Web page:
Regulating the quality of health care: Lessons from hospital accreditation in Australia and Indonesia

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1 HEALTH POLICY & HEALTH FINANCE KNOWLEDGE HUB NUMBER 28, MAY 2013 Regulating the quality of health care: Lessons from hospital accreditation in Australia and Indonesia Krishna Hort Nossal Institute for Global Health, University of Melbourne Hanevi Djasri Universitas Gadjah Mada Adi Utarini Universitas Gadjah Mada AusAID KNOWLEDGE HUBS FOR HEALTH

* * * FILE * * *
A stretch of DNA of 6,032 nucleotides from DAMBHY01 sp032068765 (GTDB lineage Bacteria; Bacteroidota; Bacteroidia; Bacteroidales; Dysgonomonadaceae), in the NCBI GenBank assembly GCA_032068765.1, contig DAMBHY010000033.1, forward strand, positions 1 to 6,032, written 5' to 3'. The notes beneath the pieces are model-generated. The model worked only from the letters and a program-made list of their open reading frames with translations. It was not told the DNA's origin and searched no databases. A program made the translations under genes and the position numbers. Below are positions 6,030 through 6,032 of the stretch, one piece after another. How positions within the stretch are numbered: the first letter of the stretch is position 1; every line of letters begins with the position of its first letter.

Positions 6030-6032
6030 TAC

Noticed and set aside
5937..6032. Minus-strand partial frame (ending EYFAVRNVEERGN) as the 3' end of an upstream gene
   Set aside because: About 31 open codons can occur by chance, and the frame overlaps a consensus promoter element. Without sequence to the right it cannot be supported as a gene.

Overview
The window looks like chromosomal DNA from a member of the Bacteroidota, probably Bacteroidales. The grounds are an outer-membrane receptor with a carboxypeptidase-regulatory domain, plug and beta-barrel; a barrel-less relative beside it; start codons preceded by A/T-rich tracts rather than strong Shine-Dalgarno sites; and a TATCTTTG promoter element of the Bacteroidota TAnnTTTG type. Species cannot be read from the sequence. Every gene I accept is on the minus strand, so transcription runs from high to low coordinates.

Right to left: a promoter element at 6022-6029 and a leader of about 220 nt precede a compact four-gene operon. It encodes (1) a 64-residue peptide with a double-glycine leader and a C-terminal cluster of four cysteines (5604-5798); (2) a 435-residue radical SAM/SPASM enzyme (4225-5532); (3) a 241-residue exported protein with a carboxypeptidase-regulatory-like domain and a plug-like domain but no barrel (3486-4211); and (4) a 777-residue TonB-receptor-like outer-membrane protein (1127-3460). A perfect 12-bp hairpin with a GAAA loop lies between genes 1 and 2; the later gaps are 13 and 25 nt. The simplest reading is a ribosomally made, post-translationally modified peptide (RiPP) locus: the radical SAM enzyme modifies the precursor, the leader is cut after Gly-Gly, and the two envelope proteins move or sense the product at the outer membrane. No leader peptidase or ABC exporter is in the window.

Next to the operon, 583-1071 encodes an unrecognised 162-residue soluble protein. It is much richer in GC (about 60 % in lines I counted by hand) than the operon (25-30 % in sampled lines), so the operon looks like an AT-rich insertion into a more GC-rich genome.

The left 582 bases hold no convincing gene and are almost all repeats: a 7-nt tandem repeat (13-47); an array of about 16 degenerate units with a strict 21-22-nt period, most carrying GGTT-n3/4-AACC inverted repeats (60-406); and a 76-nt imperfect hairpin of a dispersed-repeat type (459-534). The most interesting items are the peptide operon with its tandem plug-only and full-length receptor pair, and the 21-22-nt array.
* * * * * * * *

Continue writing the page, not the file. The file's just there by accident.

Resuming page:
2 Regulating the quality of health care: Lessons from hospital accreditation in Australia and Indonesia. First draft May Nossal Institute for Global Health Corresponding author: Krishna Hort Address: The Nossal Institute for Global Health, University of Melbourne Contributors: Hanevi Djasri, Universitas Gadjah Mada; Adi Utarini, Universitas Gadjah Mada This Working Paper represents the views of its author/s and does not represent any official position of the University of Melbourne, AusAID or the Australian Government. ABOUT THIS SERIES This Working Paper is produced by the Nossal Institute for Global Health at the University of Melbourne, Australia. The Australian Agency for International Development (AusAID) has established four Knowledge Hubs for Health, each addressing different dimensions of the health system: Health Policy and Health Finance; Health Information Systems; Human Resources for Health; and Women s and Children s Health. Based at the Nossal Institute for Global Health, the Health Policy and Health Finance Knowledge Hub aims to support regional, national and international partners to develop effective evidence-informed policy making, particularly in the field of health finance and health systems. The Working Paper series is not a peer-reviewed journal; papers in this series are works-in-progress. The aim is to stimulate discussion and comment among policy makers and researchers. The Nossal Institute invites and encourages feedback. We would like to hear both where corrections are needed to published papers and where additional work would be useful. We also would like to hear suggestions for new papers or the investigation of any topics that health planners or policy makers would find helpful. To provide comment or obtain further information about the Working Paper series please contact with Working Papers as the subject. For updated Working Papers, the title page includes the date of the latest revision. ACKNOWLEDGEMENTS The authors gratefully acknowledge the advice and suggestions from two external reviewers, Dr Kabir Sheikh (Public Health Foundation of India), and Dr Paul Dugdale (Centre for Health Stewardship, Australian National University).